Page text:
The collapse in part-time undergraduate study since 2008-9 does not show that people are turning away from taking degrees part-time, a new Higher Education Funding Council for England analysis shows.
Between 2008-9 and 2012-13 part-time undergraduate entrants fell by nearly 50 per cent to 157,700.
But Hefce statistics released today show that entrants taking “first degrees” (which includes honours, ordinary and integrated master’s degrees) part-time fell by just 13 per cent during this period.
Instead, the vast majority of the fall is due to students moving away from “other” part-time undergraduate courses – including foundation degrees, diplomas, Higher National Certificates and Diplomas and institutional credit – where numbers have fallen from 231,000 to 104,500.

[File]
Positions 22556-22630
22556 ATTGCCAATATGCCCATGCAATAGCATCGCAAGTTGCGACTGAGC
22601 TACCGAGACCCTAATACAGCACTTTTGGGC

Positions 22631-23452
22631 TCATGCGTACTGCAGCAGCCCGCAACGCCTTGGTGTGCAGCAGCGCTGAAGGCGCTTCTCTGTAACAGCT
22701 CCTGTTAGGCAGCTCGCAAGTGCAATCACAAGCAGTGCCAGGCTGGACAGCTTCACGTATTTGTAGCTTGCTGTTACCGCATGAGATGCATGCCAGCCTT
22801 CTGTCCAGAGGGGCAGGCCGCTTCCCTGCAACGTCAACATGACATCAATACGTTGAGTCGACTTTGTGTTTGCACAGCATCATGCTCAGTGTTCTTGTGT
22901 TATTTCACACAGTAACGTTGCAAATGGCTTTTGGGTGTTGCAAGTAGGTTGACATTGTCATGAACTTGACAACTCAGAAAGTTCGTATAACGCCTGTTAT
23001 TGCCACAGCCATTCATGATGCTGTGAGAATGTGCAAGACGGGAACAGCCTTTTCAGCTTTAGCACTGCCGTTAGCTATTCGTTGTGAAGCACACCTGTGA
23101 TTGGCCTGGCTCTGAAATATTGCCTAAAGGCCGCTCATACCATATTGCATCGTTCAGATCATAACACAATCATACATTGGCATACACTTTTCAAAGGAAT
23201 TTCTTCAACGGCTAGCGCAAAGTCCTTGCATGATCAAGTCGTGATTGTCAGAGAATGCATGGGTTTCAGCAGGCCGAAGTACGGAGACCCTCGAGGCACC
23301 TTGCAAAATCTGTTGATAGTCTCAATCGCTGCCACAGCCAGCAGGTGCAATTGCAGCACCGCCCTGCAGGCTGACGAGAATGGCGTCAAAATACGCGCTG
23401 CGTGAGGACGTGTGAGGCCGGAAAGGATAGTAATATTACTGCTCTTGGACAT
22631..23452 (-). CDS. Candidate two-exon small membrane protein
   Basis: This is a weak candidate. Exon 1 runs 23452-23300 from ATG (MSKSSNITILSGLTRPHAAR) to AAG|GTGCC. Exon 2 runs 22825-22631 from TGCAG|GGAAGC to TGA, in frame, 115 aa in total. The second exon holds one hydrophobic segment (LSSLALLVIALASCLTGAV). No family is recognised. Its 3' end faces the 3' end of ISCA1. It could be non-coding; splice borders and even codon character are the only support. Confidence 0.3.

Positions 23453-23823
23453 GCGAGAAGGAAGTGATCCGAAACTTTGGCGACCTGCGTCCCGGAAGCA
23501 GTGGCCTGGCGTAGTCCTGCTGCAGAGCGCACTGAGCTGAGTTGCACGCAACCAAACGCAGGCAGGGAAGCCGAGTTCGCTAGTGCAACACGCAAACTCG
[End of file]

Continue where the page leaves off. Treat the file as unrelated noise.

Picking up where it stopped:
According to a statement from Hefce chief executive Madeleine Atkins, the drop in these kinds of students is “stark”.
“Explaining the declines, though, is not simple,” she said. “A wide range of factors have affected these courses over a long period of time. The challenge in the future will be to support and develop high-quality higher education that meets the needs and aspirations of a diverse range of potential students and employers.”
The analysis also shows that the number of students entering foundation degree courses, both full and part-time, peaked in 2009 before falling back “sharply”.
However, it cautions that some of the fall in “other” undergraduate courses could be down to changes in how institutions record data, although it is “highly unlikely” this alone could explain such a big drop.